· Memory bandwidth to ensure feeding of the cores
· Cluster-level scaling deployed
To address the insatiable demands of HPC and the need for higher application performance, we introduced the Intel® Xeon® Platinum 9200 processor family in April 2019. Xeon Platinum 9200 is targeted for the most demanding compute and memory bandwidth workloads. Using the high-performance Xeon Scalable core, it not only improves compute density with double the cores but also doubles the memory bandwidth(1), enabling nearly all HPC software to see performance gains. It has the highest two-socket Intel architecture FLOPS per rack along with the highest DDR4 native bandwidth of any Intel Xeon platform. The Xeon Platinum 9282 offers industry-leading performance on real-world HPC workloads across a broad range of usages(2).
For a quick recap, the Xeon Platinum 9200 consists of two Xeon dies in a package with 4 UPIs per socket to ensure only a single hop between any two dies in a 2S system. There are multiple SKUs available, ranging from 32 cores to 56 cores per processor with TDPs of 250W to 400W. Each processor has 12 DDR4 memory channels. The Xeon Platinum 9200 is available as an integrated solution, the Intel® Server System S9200WK data center block for HPC. This allows system providers to easily configure a custom solution for end customers with minimal effort to adopt this new processor.
The HPC segment is broad with varying compute requirements by workload. 56 core Xeon Platinum 9282 ranges from 8% to 84% better performance (31% higher geomean) than AMD’s 64 core Rome-based system (7742) on leading real-world HPC workloads across manufacturing, life sciences, financial services and earth sciences(2).
Some of the applications and results shown above are a geomean of several specific workloads, all with differing characteristics and sensitivities. Drilling into the details of these workloads provides further insight into performance. For example, Xeon Platinum 9282 leads AMD Rome 7742 by 13% on a geomean of 14 ANSYS® Fluent® workloads. Across those 14 different CFD simulations, Xeon’s results range from 2% lower to 36% higher(2).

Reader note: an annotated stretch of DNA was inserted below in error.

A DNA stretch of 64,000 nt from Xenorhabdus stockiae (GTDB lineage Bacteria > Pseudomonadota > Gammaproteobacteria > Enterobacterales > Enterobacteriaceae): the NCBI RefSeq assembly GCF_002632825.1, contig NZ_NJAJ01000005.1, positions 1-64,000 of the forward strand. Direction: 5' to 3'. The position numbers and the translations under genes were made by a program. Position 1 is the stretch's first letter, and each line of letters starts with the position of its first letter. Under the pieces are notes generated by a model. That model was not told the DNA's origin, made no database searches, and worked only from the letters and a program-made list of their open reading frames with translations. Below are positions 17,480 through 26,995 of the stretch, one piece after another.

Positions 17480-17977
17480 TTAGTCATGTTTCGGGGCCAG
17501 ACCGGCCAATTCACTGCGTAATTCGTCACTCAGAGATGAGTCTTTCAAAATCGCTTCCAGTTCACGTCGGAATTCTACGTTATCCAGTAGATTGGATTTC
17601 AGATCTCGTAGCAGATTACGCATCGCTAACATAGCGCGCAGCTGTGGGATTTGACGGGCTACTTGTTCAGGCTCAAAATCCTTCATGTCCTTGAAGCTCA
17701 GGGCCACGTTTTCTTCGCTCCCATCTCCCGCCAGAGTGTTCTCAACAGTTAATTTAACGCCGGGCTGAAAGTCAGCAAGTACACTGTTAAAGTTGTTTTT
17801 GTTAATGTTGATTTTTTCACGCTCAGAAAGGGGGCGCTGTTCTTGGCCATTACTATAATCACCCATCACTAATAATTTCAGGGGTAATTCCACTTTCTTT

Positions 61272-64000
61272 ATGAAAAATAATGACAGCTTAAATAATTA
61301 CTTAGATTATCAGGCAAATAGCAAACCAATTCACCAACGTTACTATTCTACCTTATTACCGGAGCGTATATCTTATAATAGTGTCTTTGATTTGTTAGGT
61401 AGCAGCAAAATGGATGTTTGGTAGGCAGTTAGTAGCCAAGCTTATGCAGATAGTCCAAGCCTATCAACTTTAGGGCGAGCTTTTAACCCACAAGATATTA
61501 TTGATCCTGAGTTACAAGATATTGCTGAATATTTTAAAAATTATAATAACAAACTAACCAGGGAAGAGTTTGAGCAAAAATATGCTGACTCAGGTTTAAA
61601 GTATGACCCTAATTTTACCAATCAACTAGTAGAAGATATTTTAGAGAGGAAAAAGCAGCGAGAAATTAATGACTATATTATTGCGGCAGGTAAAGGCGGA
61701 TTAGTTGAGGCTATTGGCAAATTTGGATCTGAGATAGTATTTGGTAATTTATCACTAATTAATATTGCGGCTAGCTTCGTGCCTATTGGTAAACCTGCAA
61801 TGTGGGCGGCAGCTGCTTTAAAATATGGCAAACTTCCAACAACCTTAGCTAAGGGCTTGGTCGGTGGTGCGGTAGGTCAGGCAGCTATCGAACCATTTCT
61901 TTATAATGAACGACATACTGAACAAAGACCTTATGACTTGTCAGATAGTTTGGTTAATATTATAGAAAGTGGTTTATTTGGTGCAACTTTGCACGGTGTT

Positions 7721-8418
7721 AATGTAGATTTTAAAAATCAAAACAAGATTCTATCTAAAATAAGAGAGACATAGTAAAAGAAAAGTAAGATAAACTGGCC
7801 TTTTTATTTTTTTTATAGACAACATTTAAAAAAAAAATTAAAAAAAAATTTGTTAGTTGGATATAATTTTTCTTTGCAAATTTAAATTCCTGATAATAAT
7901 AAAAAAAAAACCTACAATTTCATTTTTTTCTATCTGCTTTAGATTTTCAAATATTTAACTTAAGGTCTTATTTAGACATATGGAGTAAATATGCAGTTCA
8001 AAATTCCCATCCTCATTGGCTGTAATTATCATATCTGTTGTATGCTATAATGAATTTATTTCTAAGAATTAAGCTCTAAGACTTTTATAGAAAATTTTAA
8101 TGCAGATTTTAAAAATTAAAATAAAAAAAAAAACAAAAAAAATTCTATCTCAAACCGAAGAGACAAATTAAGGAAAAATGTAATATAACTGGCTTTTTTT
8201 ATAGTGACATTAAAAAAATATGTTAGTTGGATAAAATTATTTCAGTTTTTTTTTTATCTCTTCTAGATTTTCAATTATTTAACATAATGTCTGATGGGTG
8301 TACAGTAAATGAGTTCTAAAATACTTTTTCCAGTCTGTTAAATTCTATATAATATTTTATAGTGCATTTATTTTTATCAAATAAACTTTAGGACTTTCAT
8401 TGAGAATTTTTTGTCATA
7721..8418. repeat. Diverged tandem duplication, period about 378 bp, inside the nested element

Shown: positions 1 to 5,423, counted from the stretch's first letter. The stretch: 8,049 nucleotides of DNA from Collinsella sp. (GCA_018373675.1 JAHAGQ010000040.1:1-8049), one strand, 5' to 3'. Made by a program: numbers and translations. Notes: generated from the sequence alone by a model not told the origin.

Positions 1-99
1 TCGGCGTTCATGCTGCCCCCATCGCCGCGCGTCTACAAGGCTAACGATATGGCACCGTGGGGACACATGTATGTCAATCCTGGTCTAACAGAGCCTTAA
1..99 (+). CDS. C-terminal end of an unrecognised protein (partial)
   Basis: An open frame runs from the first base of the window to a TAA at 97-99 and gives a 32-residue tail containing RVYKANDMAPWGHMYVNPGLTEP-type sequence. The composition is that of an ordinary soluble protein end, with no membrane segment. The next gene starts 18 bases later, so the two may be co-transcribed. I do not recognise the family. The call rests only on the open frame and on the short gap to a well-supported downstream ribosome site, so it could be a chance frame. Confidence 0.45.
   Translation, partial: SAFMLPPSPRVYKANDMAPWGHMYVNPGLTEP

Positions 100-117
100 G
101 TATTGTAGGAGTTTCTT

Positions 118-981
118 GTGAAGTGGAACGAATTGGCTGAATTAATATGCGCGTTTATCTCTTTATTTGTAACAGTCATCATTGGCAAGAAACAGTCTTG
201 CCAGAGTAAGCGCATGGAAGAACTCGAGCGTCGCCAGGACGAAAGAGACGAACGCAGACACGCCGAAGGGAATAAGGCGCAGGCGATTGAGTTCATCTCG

The performance of specific applications is sensitive to different attributes. For example, AVX-512 are 512-bit extensions to Intel’s instruction set architecture (ISA) available in Xeon Platinum 9200 and other Intel Xeon Scalable processors. AVX-512 increases the vector width that allow applications to leverage more floating point operations per clock cycle. Several HPC applications take advantage of AVX-512 and see a performance boost, including VASP, NAMD, GROMACS, LAMMPS, and FSI applications. Some HPC applications are compute bound, while some are memory bound. Others are both. Depending on the bottleneck, simply increasing only compute or memory bandwidth may not result in higher performance. Not only does Xeon Platinum 9200 increase compute with more cores, but also increases memory bandwidth with more channels, and includes AVX-512 extensions for software developers to take advantage(1).
Higher Performance with Lower TCO
More application performance absolutely has value, but the price paid for that performance also matters. Cluster-level total cost of ownership (TCO) is a function of several factors: performance of each node, number of nodes required to complete a job, cost of the interconnect (fabric, switches, cabling), operational costs (e.g. power, space), and software.